On 12 November, four days after taking nearly 90 percent of India’s currency out of circulation overnight, Narendra Modi spoke about the measure for the first time. Talking to Indians in Japan, he was in high spirits, saying, “Our government will protect the innocent and punish the corrupt.”
He even made a joke or two at the expense of those he accuses of hoarding ‘black money’. “Some people would rather throw their money in river Ganga instead of putting it in banks. They think if not money, they will at least get blessings.”
Two weeks after the government-mandated cash crunch hit, it’s becoming apparent that every part of the economy – not just ‘hoarders of black money’ – is grinding to a halt because of the liquidity crisis.
Misunderstanding Public Anger
Across cities, ATMs lie shut, paralysed by the fact that each of over 2,00,000 machines in India need to be retrofitted with new note-dispensing cassettes, because the new Rs 500 and Rs 2,000 currency notes are different in size from the older ones.
Banks are starved of new currency notes. The manager of a south Delhi branch of a leading private bank said that he requisitioned Rs 1 crore worth of new notes on Monday but received only a tenth of that – Rs 10 lakh – which was mopped up in 30 minutes by customers.
Modi’s ministers have tried to paint public anger about ‘demonetisation’ as whingeing by privileged city-dwellers. On Monday, The Economic Times quoted Agriculture Minister Radha Mohan Singh saying, “Demonetisation does not affect 70 percent of farmers.”
This is a dangerous assertion. India’s hinterland is home to 70 percent of its population. Formal banking is thin on the ground; ATMs are non-existent. Almost all transactions, including buying necessities like fuel, edible oil, seeds, fertiliser and paying farm hands, is done in cash – most of which has disappeared.
Agriculture and Trade Badly Hit
The winter – or rabi – crop is at risk. Reports say sowing is stuck at around 60 percent of the total. Harvesting, due between December and February for different crops, could be a bigger problem. In India, 65 percent of the value of farm produce is vegetables, fruits and dairy products. These need to be sold within a week of harvesting to prevent spoilage.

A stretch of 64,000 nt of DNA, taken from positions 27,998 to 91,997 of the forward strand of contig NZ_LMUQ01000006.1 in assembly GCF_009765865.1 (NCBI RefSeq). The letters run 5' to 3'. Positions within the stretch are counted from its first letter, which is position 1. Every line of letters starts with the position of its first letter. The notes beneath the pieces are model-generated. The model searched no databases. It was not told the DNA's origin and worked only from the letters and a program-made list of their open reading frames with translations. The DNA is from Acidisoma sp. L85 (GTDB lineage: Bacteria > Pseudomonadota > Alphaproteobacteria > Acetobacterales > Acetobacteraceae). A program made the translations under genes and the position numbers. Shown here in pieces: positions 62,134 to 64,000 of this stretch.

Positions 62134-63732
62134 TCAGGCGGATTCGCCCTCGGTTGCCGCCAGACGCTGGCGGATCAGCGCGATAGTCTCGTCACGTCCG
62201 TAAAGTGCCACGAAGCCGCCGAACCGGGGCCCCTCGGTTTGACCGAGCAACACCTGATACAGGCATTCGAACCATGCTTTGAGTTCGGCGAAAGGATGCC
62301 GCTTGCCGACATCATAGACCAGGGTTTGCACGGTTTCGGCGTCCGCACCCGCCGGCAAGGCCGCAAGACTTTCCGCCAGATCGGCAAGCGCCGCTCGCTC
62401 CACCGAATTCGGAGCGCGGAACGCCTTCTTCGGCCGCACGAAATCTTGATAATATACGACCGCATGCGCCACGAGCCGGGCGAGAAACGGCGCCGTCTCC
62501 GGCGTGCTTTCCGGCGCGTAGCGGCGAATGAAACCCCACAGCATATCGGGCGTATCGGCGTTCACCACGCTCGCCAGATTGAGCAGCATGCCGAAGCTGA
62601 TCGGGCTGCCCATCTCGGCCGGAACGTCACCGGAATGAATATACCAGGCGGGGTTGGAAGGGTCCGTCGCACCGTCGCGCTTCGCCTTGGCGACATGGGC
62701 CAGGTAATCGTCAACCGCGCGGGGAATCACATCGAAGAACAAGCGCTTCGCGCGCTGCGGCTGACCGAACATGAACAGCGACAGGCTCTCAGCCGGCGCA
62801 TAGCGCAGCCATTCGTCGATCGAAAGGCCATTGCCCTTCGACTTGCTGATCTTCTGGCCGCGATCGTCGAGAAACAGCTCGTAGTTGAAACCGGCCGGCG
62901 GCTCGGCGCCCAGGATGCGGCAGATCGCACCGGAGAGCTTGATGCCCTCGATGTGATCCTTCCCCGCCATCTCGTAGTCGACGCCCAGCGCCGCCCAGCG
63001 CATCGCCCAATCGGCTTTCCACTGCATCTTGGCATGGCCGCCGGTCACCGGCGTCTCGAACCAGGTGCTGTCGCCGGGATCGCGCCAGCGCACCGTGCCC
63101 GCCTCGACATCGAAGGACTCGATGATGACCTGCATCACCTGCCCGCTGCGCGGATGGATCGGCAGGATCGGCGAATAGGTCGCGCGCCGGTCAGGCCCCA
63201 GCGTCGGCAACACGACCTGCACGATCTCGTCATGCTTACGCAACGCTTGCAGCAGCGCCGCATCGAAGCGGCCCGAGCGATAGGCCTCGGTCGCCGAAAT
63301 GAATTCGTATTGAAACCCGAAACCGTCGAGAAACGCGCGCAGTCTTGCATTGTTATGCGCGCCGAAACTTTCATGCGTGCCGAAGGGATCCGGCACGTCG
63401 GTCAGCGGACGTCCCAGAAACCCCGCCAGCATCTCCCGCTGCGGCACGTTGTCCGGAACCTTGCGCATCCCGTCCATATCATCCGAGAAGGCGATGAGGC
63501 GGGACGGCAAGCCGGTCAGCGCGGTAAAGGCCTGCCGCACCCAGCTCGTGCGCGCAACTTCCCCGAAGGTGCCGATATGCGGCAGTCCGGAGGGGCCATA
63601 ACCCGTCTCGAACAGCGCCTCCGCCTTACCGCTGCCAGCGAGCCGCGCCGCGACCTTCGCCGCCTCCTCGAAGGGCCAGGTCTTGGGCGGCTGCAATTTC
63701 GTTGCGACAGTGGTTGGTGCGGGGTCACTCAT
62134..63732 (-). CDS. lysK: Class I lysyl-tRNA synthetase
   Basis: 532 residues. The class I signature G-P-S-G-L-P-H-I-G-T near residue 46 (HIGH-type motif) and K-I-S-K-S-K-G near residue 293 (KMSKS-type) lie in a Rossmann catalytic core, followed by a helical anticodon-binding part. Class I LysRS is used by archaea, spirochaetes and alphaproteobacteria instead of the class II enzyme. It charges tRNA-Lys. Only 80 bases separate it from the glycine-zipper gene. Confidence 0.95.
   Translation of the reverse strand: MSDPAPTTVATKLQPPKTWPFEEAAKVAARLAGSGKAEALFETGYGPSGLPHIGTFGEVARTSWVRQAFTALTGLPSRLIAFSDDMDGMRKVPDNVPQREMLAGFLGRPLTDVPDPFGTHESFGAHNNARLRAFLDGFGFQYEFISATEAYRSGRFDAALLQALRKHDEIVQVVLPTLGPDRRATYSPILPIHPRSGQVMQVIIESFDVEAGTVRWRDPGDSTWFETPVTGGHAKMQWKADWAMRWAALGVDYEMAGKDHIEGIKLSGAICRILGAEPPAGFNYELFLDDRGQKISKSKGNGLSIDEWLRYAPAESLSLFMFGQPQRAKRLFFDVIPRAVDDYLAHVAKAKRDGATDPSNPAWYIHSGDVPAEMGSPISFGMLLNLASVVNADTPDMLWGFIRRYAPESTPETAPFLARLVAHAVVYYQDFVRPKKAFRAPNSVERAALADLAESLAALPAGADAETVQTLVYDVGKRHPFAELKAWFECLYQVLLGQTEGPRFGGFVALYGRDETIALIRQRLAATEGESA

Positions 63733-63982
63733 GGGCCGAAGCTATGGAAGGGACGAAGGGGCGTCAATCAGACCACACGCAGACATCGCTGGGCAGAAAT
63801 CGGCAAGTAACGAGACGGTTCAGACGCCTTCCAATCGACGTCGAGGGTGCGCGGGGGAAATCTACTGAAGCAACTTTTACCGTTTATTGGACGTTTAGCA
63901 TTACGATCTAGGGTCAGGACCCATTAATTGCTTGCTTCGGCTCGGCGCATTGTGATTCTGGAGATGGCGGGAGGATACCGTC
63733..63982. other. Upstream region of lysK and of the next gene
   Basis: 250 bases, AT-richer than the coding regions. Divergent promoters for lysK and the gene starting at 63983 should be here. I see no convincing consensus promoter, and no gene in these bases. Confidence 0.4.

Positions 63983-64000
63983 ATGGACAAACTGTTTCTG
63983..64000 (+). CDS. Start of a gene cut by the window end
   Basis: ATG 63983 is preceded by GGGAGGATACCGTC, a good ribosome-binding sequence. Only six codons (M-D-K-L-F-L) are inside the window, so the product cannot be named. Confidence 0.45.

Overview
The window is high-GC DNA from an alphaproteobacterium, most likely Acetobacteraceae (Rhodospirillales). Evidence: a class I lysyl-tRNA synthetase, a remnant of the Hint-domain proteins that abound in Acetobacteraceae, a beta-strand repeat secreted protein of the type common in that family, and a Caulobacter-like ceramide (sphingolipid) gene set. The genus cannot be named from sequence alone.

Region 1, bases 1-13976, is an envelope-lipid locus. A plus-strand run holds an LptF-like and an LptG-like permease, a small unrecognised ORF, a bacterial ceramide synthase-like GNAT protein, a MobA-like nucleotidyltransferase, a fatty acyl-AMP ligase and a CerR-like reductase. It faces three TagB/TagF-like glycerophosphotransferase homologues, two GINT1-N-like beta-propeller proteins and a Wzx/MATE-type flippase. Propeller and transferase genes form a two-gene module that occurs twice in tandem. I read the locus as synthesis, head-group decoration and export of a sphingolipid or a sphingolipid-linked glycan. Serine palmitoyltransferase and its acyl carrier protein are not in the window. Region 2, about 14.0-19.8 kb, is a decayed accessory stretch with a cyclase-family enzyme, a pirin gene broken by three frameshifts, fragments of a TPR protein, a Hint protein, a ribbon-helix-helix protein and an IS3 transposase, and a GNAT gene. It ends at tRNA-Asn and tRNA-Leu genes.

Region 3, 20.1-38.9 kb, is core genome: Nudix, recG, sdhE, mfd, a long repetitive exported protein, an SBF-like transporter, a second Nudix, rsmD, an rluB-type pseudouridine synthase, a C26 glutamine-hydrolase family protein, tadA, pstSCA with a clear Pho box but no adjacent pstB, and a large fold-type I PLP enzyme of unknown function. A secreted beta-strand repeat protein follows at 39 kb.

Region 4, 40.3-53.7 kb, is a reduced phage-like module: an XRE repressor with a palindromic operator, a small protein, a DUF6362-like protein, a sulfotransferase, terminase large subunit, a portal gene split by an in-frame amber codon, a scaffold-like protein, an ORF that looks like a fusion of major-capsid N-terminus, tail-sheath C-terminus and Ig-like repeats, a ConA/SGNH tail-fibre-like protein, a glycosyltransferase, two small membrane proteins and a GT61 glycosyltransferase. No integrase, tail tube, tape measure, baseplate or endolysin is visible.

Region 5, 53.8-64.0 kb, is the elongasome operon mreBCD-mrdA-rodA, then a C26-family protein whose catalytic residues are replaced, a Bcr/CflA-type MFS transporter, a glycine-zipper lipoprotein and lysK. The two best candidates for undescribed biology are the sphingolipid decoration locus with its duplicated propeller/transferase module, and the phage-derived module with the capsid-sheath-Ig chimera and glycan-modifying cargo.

But unlike grain, which can be harvested mechanically, horticulture is highly labour-intensive. “Around 80 percent of the cost of horticulture is wages. In the absence of cash, it will be impossible to pay farm workers,” says Ajay Vir Jakhar, head of Bharat Krishak Samaj, a farm lobby.
The cash crunch has dented freight carried on India’s highways. SP Singh, head of the Indian Foundation of Transport Research and Training (IFTRT), reckons that freight movement is down by 30 percent and 60 percent across various segments. “No wonder the highways are deserted today,” he says.
Large wholesale markets for produce, across India, have seen large-scale contraction of business. Traders in Azadpur and Ghazipur wholesale markets say volumes have shrunk 50 percent and 80 percent, respectively. Ghazipur, also a hub of poultry and egg business, has seen 80 percent of its traders drop out of the market.
Cash Crunch Hits Industry
In Surat, Gujarat, a textile hub, workers have been told to operate one shift only, that too three days a week. The diamond cutting and polishing business, in the same city, was already suffering from the global recession. It now has to deal with empty coffers.
Real estate, construction and retail have been hit hard, too. Most brokerages have sell orders on these sectors, as well as non-banking finance companies. To compound problems further, the government has banned rural cooperative banks and credit societies from accepting ‘demonetised’ currency, crippling the entire system. In only Maharashtra, such institutions used to supply credit worth Rs 50,000 crore.
In Maharashtra, reports ET, manual workers who are getting payments in old notes, have to exchange them at a discount of 20 percent with those who have new currency. In Kanjirapally, Kerala, hub of India’s rubber production, life in plantations has come crashing down, as there are no buyers for the freshly-tapped produce.
In western Uttar Pradesh, the cash crunch has hit sugarcane farmers. Only a few large sugar producers like Bajaj Hindustan pay farmers through banks. All others use cash, and are faced with the prospect of long delays in payment.
GDP Growth May Slow Down
In 2012, 87 percent of all transactions in India were in cash. The situation was much the same till Modi’s 8 November ‘demonetisation’ shock. Given the magnitude of the crisis – and the government’s tardy response – its effects on overall economic activity and growth could be severe.
Not many are willing to venture a guess about exactly how severe the shock will be. On 21 November, Credit Suisse published a note highlighting “sporadic disruptions”, including a sharp slowdown in real estate, and some steel mills halving their production time to 12 hours per day.
The most hard-hitting report, however, was published by Ambit Capital on 18 November. It slashed its GDP growth forecast for this year (FY17) to a mere 3.5 percent from its earlier 6.8 percent and said next year (FY18) would see only 5.8 percent growth, compared to earlier estimates of 7.3 percent.
Meanwhile, Modi has stayed away from Parliament, faced with opposition fury. On Monday, he was huddled with senior ministers, probably discussing strategy. Too bad the real fallout of this botched cash withdrawal wasn’t thought through earlier, before implementing it.
(The writer is a Delhi-based senior journalist. He can be reached at @AbheekBarman. This is an opinion piece and the views expressed above are the author’s own. The Quint neither endorses nor is responsible for the same.)